Breath by Phil Arnold

Baby Boris was imbued with a kind of contrariness that was evident from the moment of his birth, when he quite definitely, quite defiantly, refused to breathe. Even as he emerged from his mother’s straining birth canal, apparently already aware of the moral ambiguity of the world he had entered, he simply decided not to continue the journey.

Cut to the chase, he seemed to say. Please, not seventy more years of this.
It was not a situation with which night nurse and occasional mid-wife, Maria, was unfamiliar, and she had long-since ceased to demonstrate concern on such occasions, regardless of her elevated heart beat. She reasoned that the child’s parents would be much less likely to panic if she didn’t appear to.

So, she took the bloody parcel in her confident hands, and employed the time-honoured method of inducing inhalation: she gave the child an almost imperceptible shake. When this, and a more vigorous repetition of the process, failed to produce the desired result, she set her mouth in a grimly determined line, narrowed her eyes, and gave the child, whose skin was developing a decidedly blue-ish tinge, a sharp smack on his bloody behind.

Unfortunately, this, too, failed to convince Baby Boris to inhale, and so Maria laid him on the nearest available horizontal surface, closed her eyes, sent a silent prayer to whichever god might be listening, and, having detected no sign of any obstruction in his mouth, she, ever so gently, because, despite her no-nonsense style she was capable of great gentleness, breathed a small amount of air into Boris’s tiny, infant lungs.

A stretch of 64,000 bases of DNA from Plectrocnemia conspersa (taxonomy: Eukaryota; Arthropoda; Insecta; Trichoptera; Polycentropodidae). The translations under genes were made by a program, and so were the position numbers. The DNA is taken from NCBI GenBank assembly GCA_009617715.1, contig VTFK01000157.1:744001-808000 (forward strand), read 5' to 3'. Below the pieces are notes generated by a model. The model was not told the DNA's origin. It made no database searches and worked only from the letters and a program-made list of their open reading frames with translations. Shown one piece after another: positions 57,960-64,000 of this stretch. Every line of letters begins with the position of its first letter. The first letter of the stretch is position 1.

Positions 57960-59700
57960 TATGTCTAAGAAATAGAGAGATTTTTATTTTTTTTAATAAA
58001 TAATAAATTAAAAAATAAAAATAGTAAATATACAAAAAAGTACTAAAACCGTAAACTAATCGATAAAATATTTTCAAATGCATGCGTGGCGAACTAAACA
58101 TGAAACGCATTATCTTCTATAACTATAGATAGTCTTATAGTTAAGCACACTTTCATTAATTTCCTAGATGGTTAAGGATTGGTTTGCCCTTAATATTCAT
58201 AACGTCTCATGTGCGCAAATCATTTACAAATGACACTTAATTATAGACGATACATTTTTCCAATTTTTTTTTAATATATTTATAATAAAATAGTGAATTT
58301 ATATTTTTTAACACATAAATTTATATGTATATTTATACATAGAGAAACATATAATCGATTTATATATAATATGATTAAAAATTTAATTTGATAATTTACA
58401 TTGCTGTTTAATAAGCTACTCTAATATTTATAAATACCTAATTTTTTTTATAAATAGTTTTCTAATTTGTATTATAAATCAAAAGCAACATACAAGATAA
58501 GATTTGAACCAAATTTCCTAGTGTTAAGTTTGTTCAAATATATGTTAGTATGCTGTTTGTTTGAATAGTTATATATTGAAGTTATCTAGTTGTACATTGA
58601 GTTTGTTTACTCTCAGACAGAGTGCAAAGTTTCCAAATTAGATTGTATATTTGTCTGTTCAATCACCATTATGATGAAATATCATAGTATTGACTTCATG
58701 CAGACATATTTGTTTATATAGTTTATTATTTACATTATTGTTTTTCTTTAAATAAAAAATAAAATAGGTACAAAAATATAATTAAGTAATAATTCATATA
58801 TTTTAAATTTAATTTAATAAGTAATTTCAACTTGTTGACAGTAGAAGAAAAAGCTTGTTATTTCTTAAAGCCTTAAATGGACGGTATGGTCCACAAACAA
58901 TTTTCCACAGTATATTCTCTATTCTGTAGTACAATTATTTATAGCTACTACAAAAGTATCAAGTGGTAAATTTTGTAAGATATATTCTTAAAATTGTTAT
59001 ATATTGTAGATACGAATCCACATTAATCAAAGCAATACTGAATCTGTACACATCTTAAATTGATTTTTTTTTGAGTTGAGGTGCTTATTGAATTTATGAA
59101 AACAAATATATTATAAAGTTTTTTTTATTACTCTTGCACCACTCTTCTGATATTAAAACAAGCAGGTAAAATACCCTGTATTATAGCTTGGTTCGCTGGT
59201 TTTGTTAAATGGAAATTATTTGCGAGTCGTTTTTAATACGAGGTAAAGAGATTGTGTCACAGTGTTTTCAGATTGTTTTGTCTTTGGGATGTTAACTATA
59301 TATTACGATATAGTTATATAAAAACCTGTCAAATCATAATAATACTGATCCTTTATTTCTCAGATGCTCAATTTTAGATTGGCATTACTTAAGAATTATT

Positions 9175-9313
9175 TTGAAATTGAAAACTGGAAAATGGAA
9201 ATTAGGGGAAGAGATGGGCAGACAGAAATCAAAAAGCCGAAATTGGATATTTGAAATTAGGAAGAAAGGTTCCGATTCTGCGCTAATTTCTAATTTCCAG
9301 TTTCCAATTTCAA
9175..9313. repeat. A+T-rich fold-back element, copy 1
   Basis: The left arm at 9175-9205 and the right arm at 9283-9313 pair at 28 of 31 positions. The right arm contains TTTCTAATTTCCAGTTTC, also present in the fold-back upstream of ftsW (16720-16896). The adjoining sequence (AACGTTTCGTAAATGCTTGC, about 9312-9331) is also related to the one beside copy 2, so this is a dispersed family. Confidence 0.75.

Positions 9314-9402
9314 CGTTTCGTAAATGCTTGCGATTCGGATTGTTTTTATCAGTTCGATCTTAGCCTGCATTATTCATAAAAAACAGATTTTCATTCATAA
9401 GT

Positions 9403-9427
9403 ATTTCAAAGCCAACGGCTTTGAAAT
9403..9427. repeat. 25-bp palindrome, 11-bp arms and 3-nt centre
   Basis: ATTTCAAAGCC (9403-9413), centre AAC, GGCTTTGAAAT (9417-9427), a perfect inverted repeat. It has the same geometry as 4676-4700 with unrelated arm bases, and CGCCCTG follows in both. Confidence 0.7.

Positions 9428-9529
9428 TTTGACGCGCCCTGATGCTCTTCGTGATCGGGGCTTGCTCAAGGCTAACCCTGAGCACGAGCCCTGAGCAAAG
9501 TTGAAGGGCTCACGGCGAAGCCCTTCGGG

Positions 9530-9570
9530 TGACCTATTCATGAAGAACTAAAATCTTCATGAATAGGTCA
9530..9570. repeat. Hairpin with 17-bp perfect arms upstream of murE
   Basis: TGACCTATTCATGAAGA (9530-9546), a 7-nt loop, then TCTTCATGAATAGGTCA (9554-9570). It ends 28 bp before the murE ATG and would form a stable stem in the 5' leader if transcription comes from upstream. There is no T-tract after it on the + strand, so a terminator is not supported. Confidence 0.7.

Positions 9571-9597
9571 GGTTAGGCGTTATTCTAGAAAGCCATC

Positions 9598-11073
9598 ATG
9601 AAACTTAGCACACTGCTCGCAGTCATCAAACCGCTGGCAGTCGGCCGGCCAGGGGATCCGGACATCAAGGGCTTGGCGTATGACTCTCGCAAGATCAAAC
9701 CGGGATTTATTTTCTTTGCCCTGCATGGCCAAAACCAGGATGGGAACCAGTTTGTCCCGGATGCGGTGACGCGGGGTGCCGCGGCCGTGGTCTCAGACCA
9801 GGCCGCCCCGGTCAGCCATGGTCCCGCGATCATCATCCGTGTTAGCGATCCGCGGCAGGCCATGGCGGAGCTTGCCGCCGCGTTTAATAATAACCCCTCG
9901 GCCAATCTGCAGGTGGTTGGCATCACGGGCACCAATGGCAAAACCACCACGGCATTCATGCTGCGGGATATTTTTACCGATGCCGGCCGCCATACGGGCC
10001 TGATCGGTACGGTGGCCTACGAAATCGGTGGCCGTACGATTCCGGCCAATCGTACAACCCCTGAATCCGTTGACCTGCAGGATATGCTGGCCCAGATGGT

Then, much to Maria’s relief, and his parents’ great joy, Baby Boris let out a prolonged and piercing wail, and, finally, if reluctantly, consented to breathe – a decision he, nevertheless, saw as subject to constant review.

Phil Arnold is a teacher, musician, composer, playwright and fiction writer living in Sydney, Australia. Though he spends most of his professional time directing community and school band programmes, he is also a freelance writer/editor, having had articles included professional magazines, and written several musical plays, all of which have been performed several times.

Phil has written fiction since childhood and completed a Masters degree in Creative Writing through the University of Sydney where he studied under award-winning novelist Sue Woolfe. Since then, he has had several short stories selected for publication in a variety of anthologies – most recently ‘Letter to Grandpa,’ which was short-listed for the Lane Cove National Short Story Award, and selected as winner of the Resident’s Prize.

In 2017 Philip published his first novel, Journey to Warudhar.

Baby photo credit –

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